The claims came from customers who said they were mis-sold Payment Protection Insurance (PPI), which was supposed to cover loan repayments if the borrower could not pay them. It often did not do that and was widely mis-sold to people who could never have made a claim. Even when it was not mis-sold it was very over-priced.
The loan providers have been forced to reopen these cases by the regulator – the Financial Conduct Authority (FCA) – after it reviewed cases from 2012 and 2013. The FCA believes many had been wrongly assessed.
Letters will be sent out
The FCA also confirmed that more than three million people in high risk categories had been invited to claim redress and another two million letters would be sent out in the coming months. If you get one, always respond and put in a claim. Your chances of success will be very high.
The banks will not, though, be writing to the two and half million people whose case may have been wrongly decided, unless the review finds that there were errors and the customer is owed money. So anyone who was turned down or thinks they were paid too little, especially if that happened in 2012 or 2013, should contact the bank or card provider and ask for their case to be reviewed explaining why it was wrong.
If the decision was received in the last six months you can appeal direct to the Financial Ombudsman Service, which upholds nearly two out of three PPI cases in favour of the customer.
Don't miss out
Anyone who was sold PPI and has not claimed compensation should do so. They will get their premiums refunded in full and interest at 8% since they were paid. The typical payment to an individual is between £2000 and £3000. Many get more. In the first six months of this year compensation was being paid at the rate of £375 million per month.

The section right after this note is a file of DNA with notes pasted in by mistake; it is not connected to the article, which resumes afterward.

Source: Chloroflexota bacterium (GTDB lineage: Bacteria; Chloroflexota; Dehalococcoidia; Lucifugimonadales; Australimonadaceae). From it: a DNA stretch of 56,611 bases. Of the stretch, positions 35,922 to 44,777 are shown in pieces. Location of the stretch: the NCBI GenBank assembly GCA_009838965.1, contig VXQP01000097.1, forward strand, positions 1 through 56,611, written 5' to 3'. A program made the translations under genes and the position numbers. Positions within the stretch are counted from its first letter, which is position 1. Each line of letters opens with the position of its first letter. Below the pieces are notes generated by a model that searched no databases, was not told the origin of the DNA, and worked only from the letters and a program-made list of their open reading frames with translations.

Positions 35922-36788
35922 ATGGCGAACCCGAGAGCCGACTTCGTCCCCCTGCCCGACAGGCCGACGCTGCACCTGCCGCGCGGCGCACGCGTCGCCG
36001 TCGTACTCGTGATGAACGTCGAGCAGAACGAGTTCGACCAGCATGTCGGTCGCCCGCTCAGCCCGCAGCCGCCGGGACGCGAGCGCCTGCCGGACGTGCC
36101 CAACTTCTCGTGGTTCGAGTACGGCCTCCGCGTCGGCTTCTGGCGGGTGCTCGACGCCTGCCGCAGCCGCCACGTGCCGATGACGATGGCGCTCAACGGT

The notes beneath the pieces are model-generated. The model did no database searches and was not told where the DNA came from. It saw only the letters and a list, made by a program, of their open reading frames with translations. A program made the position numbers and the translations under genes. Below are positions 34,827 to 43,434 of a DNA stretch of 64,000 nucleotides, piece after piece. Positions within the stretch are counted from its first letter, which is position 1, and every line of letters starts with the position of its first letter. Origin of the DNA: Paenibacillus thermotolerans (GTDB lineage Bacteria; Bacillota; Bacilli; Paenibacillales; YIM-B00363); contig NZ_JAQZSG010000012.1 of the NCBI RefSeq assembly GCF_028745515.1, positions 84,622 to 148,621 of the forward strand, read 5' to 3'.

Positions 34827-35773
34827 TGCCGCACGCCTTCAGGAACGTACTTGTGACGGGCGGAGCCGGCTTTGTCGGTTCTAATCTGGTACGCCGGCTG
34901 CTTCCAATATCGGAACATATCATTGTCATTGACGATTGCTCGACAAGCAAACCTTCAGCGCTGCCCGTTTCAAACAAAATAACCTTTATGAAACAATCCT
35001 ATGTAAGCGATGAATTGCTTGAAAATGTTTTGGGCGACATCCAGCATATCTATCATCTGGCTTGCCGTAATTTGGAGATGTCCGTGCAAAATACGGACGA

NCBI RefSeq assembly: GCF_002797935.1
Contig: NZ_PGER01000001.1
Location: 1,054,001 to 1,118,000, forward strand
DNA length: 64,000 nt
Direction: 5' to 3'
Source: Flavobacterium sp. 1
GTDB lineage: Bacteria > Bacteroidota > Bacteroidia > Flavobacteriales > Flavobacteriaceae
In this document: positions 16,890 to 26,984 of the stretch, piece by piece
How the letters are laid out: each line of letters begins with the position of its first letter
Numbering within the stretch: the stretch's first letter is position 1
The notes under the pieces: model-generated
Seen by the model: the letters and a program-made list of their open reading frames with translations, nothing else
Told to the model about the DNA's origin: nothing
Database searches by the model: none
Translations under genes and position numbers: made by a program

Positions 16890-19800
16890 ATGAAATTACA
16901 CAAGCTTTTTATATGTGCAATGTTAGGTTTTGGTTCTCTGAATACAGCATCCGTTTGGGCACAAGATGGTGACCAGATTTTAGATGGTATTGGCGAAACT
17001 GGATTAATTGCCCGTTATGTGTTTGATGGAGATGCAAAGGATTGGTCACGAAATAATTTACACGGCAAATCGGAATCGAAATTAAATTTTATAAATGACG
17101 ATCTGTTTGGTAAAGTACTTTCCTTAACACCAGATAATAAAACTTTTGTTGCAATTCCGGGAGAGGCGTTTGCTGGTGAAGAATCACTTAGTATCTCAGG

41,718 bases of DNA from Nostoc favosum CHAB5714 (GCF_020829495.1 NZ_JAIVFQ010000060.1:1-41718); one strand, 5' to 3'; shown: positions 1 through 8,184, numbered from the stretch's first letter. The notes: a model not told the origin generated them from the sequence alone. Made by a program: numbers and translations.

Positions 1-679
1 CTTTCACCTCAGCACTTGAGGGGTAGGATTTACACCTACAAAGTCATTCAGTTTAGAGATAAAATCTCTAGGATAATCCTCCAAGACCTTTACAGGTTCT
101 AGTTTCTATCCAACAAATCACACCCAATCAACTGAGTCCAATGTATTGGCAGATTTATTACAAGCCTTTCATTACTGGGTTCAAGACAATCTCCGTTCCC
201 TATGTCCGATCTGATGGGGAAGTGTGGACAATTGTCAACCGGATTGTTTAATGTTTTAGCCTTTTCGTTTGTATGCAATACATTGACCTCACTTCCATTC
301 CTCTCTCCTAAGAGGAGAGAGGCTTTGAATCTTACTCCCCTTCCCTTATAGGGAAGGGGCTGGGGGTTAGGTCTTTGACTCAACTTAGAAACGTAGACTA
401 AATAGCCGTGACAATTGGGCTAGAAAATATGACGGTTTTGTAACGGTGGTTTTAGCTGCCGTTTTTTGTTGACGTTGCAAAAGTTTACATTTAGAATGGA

So far the banks and others providers have paid out £16 billion in redress and have set aside nearly another £9 billion for future claims.
So why not claim yours? If you took out a loan or credit card before April 2011 you probably did pay PPI even if you did not realise it.
You can find out how to claim or appeal at the Financial Ombudsman website which has a lot of useful information.
The opinions expressed are those of the author and are not held by Saga unless specifically stated.
The material is for general information only and does not constitute investment, tax, legal, medical or other form of advice. You should not rely on this information to make (or refrain from making) any decisions. Always obtain independent, professional advice for your own particular situation.